Equity Market Neutral is a strategy that seeks to remove exposure to the general equity market through hedging the primary beta and correlation risk. It has large similarities to equity long/short strategies, but with most of the equity beta removed through the trading of pure relative value strategies between individual securities. Some managers neutralize sector exposure and sometimes even specific factor exposures to keep selected exposures low (momentum, quality, value, etc.).
NilssonHedge provides two different performance barometers: A daily index and a monthly index. Most of the data in the monthly index represent UCITS funds while the daily index primarily reflects US 40-act funds.
The style can be described as a modification, and potentially a purer version, of the ordinary Long/Short Equity strategy, but where the focus is also centered on neutralizing the equity market premia to extract stock-selection alpha. As such, the strategy does generally not benefit from the positive drift in equity markets and will need to earn its keep from stock-picking alpha. Adding to this, market-neutral trades typically have low volatility and to achieve acceptable returns, the portfolio typically needs leverage, 3xLongs by 3xShort is not uncommon, but leverage depends on structure and trading frequency.
The additional leverage creates a dependency on prime brokers, being able to borrow and will generally be dragged down by costs. Market neutral strategies exist outside equity markets, but are rarely classified as Market Neutral, but rather as relative value.
Market neutrality can be defined in a number of different manners:
- Dollar Neutrality – Every dollar invested in a long position is offset via a short position, with the same underlying value. This may leave residual beta risk in the portfolio and cause a positive or negative correlation with markets. This is typically the way factors are constructed
- Beta Neutrality – Statistical hedging of the estimated beta risk for the portfolio. In contrast to the Dollar Neutrality strategy, this leaves the portfolio open to estimation risk or regime changes for particular stocks.
- Factor Neutrality – To avoid being mapped as a risk premia strategy, some strategies try to further isolate stock picking alpha by removing any obvious factor exposure to well-known equity market factors.
Using the NilssonHedge Equity Market Index we observe that beta is low against US Stock Markets, but that the correlation is somewhat variable. This is compatible with the observation that most of the managers are seeking to hedge out market risk, but not necessarily sector and factor risks.
This is the strategy that most resembles the Long/Short Equity strategy, pairs-trading, trying to remove as much of the Beta as possible through having longs and shorts in the same sector/factor/country, etc. Here, the manager is mandated to extract alpha from the selection of securities rather than catching the drift in the underlying markets. This strategy typically does not rely on a Factor-based strategy, but rather on trading convergence or divergence in selected pairs based on fundamental analysis. These portfolios are typically also more concentrated than their fully quantitative peers.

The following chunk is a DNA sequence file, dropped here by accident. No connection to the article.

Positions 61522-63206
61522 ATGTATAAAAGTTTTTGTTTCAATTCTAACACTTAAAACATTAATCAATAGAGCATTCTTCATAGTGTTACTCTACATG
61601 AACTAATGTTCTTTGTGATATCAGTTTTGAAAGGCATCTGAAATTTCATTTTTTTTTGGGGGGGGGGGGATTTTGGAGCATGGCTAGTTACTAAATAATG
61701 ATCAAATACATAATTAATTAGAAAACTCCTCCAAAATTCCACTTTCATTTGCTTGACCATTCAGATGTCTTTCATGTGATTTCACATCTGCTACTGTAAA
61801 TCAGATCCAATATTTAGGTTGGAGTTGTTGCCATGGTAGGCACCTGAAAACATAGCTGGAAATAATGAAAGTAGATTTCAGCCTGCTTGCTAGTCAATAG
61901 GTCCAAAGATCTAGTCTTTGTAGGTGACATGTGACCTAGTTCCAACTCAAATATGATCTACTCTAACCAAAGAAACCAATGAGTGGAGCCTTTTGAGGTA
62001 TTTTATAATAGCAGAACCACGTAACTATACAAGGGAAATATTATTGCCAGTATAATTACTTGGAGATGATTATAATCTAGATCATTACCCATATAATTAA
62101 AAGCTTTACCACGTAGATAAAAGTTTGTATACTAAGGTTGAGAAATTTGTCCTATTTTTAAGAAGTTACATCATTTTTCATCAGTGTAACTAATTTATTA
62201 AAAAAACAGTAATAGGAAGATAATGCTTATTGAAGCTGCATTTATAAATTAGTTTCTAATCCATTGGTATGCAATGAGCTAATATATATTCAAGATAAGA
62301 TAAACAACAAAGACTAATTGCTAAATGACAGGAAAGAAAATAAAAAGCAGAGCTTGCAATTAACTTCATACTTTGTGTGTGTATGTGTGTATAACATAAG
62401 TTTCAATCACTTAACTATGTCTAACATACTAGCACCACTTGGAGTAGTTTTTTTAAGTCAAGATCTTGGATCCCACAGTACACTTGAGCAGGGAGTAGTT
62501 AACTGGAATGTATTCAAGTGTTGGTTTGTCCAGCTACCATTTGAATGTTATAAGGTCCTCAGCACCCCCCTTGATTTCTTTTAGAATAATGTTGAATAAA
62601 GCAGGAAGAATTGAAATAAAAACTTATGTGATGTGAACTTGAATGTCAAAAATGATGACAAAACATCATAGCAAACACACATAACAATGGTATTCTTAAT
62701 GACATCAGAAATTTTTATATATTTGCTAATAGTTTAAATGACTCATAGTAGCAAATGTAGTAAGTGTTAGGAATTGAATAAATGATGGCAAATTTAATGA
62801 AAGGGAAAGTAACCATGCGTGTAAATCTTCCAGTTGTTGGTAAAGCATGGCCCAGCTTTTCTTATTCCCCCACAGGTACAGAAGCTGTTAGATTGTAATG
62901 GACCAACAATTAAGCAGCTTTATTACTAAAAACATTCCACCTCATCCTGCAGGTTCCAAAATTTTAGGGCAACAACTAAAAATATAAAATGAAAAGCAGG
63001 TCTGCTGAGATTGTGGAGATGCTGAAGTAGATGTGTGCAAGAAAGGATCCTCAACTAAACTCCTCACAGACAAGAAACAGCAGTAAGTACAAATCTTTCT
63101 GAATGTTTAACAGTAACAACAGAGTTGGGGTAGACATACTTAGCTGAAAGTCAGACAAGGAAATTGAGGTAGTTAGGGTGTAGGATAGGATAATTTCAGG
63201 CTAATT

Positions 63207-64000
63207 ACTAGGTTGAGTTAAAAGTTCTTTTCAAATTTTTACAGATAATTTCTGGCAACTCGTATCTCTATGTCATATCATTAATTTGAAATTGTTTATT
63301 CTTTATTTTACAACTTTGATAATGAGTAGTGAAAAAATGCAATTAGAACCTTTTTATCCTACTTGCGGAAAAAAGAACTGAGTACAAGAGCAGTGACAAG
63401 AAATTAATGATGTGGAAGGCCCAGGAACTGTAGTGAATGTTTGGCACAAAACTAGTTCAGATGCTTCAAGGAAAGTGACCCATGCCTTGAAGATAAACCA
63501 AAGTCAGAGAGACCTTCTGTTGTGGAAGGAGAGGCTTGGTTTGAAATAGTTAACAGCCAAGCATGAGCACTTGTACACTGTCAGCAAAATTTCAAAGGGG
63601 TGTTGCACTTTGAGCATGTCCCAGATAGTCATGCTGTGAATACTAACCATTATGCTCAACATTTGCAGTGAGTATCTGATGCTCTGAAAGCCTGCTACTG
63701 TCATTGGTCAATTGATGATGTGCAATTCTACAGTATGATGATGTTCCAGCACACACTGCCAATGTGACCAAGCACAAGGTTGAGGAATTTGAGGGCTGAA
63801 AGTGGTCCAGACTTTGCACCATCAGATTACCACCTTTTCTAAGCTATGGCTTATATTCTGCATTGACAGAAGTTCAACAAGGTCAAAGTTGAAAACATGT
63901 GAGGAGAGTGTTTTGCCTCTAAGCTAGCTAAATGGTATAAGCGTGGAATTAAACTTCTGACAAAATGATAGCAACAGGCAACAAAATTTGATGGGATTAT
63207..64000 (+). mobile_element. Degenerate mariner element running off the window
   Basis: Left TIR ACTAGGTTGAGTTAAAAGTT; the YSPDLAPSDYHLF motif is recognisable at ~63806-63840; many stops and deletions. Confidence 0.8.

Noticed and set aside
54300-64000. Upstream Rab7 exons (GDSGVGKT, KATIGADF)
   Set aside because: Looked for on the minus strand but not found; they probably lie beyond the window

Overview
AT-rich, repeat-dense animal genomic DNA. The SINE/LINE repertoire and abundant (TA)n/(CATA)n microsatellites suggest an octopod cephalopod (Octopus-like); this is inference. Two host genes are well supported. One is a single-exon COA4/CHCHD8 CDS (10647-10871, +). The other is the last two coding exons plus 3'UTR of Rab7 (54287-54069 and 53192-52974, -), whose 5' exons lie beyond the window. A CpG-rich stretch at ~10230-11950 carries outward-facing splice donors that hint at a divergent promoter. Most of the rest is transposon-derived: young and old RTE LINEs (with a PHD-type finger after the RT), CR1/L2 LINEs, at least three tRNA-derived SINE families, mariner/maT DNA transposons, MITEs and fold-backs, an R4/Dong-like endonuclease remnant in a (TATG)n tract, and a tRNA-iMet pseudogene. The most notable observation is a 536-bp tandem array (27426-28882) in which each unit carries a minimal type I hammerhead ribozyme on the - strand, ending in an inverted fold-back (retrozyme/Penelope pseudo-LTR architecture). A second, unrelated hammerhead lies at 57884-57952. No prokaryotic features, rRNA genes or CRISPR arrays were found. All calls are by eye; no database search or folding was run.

A factor-based strategy is, to keep it simple, a strategy that divides the equity market universe into parts and invests in the highest-ranked part, and sells the lowest-ranked part. The sorted portfolio describes a return series that is not expected to be related to the underlying equity market, but rather derive returns from some market inefficiency. The approach has been historically popular with academics, but also with index providers. Some of the factors have made it into market-neutral hedge funds.
Factors have historically been one of the more popular ways to access equity market-neutral strategies. While starting with relatively simple strategies, such as Value and Size (Fama-French), the sectors have exploded in a zoo of factors and researchers are finding interesting anomalies all over the place. However, this search has in some cases been accused of false discoveries and some of the factors may not survive out of the sample. For an article discussing the Factor Zoo, see Campbell Harvey’s “a census of the factor zoo“.
The Value factor has had a large negative impact on most factor based strategies. As one of the most coveted, high capacity, low turnover strategies, it has suffered a large drawdown. Using the Fama-French Value factor (HML factor), a market-neutral strategy, we note that the factor is now a 100-year maximum drawdown, not even rivaled by the IT rally in the late 1990s or the Great Depression (the data is available from the Kenneth French data library).
Stat Arb is a flavor of quantitative equity market neutral strategies, where the trading frequency is typically higher than for factor-based strategies. In most cases, these strategies seek to exploit mean-reversion between securities in a portfolio. This strategy was partly behind the ‘quant crash‘ in 2007 which was partly explained by rapid unwinding on crowded positions, pulled bank credits, and generally more difficult financing conditions.
Reasons to Allocate
Market Neutral belongs in a bucket that seeks to generate returns with a low beta to the equity market. Thus, it can be an effective diversifier in a portfolio that is dominated by equity market risk. Returns have been on the lower side recently, partly because of the poor performance from Value, but also a general crowding to Alternative Risk Premia Factor that has been popular in the strategy, and we see a relatively high turnover of managers in the sector.
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